Home Deer Feeders How To Make a Homemade Deer Feeder (DIY Ideas)

How To Make a Homemade Deer Feeder (DIY Ideas)

Hunting is a hobby that involves a lot of dedication, knowledge, hard work and luck. One thing that is constant with every hunter out there is that they are always searching for ways to improve their chances of harvesting an animal.

Using a deer feeder is one method that many hunters use to achieve better opportunities for a successful hunt. There are different styles to choose from — some are attached to a tree trunk, hanged from a tree or mechanism, and some are standing with their legs.

Cost Cutting

Hunting is an expensive hobby that requires a lot of equipment including your weapon, apparel, optics and other devices that aid in taking a perfect and ethical shot. So when it comes to cutting corners on expenses, many hunters are willing to explore their options.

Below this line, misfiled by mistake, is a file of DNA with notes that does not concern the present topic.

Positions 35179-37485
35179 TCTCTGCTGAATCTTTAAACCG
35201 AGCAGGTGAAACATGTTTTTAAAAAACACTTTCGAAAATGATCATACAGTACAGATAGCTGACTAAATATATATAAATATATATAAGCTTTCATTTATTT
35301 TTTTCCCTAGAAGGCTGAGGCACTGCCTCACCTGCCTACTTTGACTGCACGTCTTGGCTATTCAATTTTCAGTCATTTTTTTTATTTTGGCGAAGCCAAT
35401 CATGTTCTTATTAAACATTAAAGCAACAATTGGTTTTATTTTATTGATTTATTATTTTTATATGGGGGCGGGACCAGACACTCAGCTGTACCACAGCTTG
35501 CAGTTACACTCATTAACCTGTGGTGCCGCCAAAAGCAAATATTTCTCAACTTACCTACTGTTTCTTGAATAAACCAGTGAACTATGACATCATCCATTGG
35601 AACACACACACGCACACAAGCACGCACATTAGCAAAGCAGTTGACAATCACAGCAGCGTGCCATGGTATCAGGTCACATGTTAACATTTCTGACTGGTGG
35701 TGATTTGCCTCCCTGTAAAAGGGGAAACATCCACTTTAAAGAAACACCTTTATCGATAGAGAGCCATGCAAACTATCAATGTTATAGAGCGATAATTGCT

Deer feeders can be expensive so many hunters look for ways to build their own. Here are the different styles of homemade deer feeders and an overview of how to construct them.

Popular Homemade Game Feeder Styles

Trough Table

channel table style

One of the most shared and primary deer feeders that you can replicate is a channel table style. To accomplish this simple task, you need to make a table with deep edges to keep the corn or grain from falling out.


  • It allows the deer to approach the table and see all around them as they eat. Some deer may be discouraged if part of their view is blocked while they eat.


  • You have to refill it continually which can become cumbersome and possibly expensive depending on how far you intend to travel.
  • It is exposed to all weather conditions and varmints.